If you enjoyed the build-up to the World Cup, you may have missed the publication of our mobile banking review at Money 2020 in partnership with Visa. Backed by extensive user testing of 100 apps across 52 different providers and 16,000 data points, the study aims to demonstrate what makes a successful banking app? Keeping to a football theme, here are the highlights we shared at Money 20/20 in Amsterdam.
Everyone thinks they have the “winning” app
In the world of football, identifying the best team is a straightforward task – it’s the one with the most silverware at the end of the season. But why couldn’t “best” also be measured by style, crowd size or best supporters? This subjectivity exists with the “best” accolade for UK banking apps. Our review seeks to focus on the facts: which apps allow users to do the things they need to do in running their busy day-to-day lives and do so effectively?
Consistency is key
A key finding from the study is that it is hard for providers to achieve and maintain a 5-star rating for their mobile banking apps in the Apple and Android app stores. This is becoming more able to be manipulated for Apple apps, since allowing developers to reset ratings and reviews on release of an updated version. Furthermore, neglect an app on one operating system, chances are you will undo the hard work on the other, as those apps with disparate ratings across stores are performing weaker overall.
The game has changed: the public demand more!
Of the 37 current account apps that we studied across both operating systems, it won’t come as a surprise that they all allowed users to view their balances and see recent transactions. But consumers expect more functionality. Surprisingly, 24% do not allow users to manage their regular payments such as standing orders and direct debits from within the app. Perhaps, even more surprising is that more than half of mobile banking apps do not effectively support real-time balances. Not one of the traditional banks offer this feature, which creates a valuable point of difference for the challengers who are removing a real pain point for their app users.
New players are raising the bar
The study analysed and tested feature sets that were categorised by established seven core functions; account management, enquiries and interaction, money management, payments, technology, security and control and speed. The new mobile players are leading in all but one, with money management being the biggest differential. The incumbents top the payments category, but the pace of change means they will quickly be caught – one to watch for in the second half!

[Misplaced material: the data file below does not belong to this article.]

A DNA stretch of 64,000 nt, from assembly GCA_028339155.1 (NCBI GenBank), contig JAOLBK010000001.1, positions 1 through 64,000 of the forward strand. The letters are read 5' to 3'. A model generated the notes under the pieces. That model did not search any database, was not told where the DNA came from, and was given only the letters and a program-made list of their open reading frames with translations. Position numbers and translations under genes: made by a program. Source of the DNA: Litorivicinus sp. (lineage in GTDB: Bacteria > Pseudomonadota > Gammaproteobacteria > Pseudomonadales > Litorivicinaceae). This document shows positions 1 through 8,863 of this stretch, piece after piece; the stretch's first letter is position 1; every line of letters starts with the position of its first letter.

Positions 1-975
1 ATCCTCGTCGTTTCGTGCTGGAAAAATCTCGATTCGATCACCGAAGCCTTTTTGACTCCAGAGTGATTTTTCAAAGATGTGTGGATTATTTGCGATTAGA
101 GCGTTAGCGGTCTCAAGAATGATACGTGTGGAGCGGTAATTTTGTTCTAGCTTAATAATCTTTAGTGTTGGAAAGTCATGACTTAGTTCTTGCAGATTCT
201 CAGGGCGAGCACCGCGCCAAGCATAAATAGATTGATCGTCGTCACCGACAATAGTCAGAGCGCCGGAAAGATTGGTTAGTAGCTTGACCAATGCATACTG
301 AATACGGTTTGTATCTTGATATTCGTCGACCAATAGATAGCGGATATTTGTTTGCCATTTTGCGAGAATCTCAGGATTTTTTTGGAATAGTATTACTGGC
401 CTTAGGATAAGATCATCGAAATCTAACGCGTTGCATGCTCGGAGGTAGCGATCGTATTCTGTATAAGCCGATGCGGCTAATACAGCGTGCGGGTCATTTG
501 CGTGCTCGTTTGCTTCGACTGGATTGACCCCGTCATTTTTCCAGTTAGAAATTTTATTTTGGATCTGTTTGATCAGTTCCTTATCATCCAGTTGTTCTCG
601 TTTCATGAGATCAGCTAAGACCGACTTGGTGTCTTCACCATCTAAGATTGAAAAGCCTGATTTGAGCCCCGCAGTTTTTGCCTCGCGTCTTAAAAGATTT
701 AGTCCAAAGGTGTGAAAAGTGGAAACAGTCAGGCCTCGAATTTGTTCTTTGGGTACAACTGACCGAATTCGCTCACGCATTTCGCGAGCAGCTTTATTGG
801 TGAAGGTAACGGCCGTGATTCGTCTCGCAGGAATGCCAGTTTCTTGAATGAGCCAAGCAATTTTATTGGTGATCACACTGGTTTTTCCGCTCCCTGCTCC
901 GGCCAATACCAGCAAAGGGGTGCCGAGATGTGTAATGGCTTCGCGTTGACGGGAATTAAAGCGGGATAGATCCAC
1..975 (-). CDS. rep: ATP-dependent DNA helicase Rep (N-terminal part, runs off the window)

The new game is frantic
We have seen a 60% improvement in development cycles during the study period, but to be in the top quartile apps need to be updated with new features and fixes every fortnight or less. Updating once a week is the norm for some of the digital players while most traditional banks struggle to have an app younger than a month.
It is not just pace of development, but the speed of the app which is also important - we found a good correlation between a faster login time and a better user rating. Challengers are in the lower quartile with logins under 6 seconds! In contrast, the average login for incumbents was a sluggish 12 seconds, nearly twice that of the quickest top 25%.
A good defence allows you to stay on the attack
There are app features which are becoming hygiene factors and if you don’t support them, you stand out. Take biometric login; just two incumbent banks are not supporting fingerprint login on Android devices, much to the frustration of their users. Money management features such as real-time balances and budgeting tools, as well as in-app chat and marketplace functionality that enables users to take advantage of a larger financial ecosystem are also fast becoming the norm.
Our world cup winner….
Each tournament there can only be one winner and our congratulations this time go to Starling Bank who we crowned the best banking app with a score of 8.8 out of 10!
Starling Bank had upper quartile performance in every category, leading in three of the six for interaction, technology and security. They lagged slightly in money management, a category in which competitor Monzo excelled at. In fact, Monzo may have just missed out on the top spot due to weaker performance in a category they have recently bolstered, adding Apple Pay since the publication of the report.
One key theme running throughout the report was the accelerating pace of change – existing players need to match scale with speed as it becomes increasingly hard to remain competitive. We’ll update the study in Q4 2018 and will continue to track and test features and scores as the year progresses.
For more details and to download the full report visit optima-consultancy.com/bankapp18 and keep a look out for the updated review and accompanying webinar.